Establish A Trust To Manage Your Money If You Have A Child With Chemical Dependency Issues
It's common for people to leave their assets to their children, but if you have a child who is dealing with chemical dependency issues, you might feel uneasy about listing him or her in your will as a beneficiary. The simple fact is that a large inheritance for someone with addiction issues could prove to be fatal, and that's not a thought that you want to remotely entertain as you approach the end of your life. You might not like the idea of writing this person out of your will, either, especially if you have the hope that he or she may one day get clean. A smart solution is to arrange to leave part of your estate to this person in trust. Here are some things that you'll need to establish.
Name A Trustee
You'll want to name a trustee for this money in your will. It makes sense for the trustee to be the executor of your estate. If you have two children, it's probable that you'd select the one who isn't struggling with chemical dependency to fulfill the role of executor, as you likely have more faith that he or she could do the job properly. As trustee, this person is responsible for keeping the money safe for the person who cannot have access to it at this point.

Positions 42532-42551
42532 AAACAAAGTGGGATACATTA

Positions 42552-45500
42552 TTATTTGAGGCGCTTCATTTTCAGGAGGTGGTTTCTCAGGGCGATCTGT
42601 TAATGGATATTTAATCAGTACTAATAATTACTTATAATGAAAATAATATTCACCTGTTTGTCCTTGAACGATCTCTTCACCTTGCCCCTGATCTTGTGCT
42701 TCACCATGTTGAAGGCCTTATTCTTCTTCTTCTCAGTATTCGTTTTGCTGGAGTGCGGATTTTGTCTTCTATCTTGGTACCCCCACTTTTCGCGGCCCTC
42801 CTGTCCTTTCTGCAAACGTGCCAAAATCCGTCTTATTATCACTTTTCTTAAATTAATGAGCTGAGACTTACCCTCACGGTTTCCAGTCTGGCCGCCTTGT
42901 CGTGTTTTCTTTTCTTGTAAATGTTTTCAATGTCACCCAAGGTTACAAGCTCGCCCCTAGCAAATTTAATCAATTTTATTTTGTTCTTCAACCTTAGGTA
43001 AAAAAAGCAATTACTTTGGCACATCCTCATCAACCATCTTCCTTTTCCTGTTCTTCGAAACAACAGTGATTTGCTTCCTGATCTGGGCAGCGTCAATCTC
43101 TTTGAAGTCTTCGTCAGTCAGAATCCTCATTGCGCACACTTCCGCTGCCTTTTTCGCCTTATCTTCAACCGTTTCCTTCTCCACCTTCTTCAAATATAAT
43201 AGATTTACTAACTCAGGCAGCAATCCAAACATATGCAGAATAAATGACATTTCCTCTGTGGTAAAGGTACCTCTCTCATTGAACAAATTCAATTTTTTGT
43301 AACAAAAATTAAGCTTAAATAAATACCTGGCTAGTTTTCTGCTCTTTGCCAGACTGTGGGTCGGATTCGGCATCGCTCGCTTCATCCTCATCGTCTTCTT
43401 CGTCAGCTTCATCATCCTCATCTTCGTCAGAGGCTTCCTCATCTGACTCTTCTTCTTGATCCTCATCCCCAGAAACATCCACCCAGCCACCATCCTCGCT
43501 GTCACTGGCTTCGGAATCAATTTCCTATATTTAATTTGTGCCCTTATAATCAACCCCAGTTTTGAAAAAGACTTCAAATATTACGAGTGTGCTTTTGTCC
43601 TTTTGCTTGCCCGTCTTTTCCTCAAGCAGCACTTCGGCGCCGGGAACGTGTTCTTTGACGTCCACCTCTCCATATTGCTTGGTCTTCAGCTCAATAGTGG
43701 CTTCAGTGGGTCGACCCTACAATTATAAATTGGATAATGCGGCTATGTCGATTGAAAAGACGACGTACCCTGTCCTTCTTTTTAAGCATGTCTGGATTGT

Stipulate The Steps To Complete
In your will, you can outline the steps that the person with chemical dependency issues must complete before he or she has the money. Your trustee can then monitor and enforce these steps. In your scenario, you want the person to only have access to the money once he or she has demonstrated a track record of sobriety. There are many steps that you can list. For example, you might want the person to have completed a drug addiction program, to have maintained sobriety for one year, to have an active sponsor, and to agree to random drug tests whenever the trustee wishes to test him or her.
Arrange A Payment Schedule
While you might be thinking about giving the person his or her share of your assets upon meeting the above steps, you should be wary about this person receiving a lump sum. Even with a history of sobriety, the urge to use could return when the person has a lot of money. Another idea is to arrange a payment schedule. For example, the trustee could give the person a certain sum of money at regular intervals — provided, of course, that he or she continues to meet the requirements.
For more information, talk to a probate lawyer.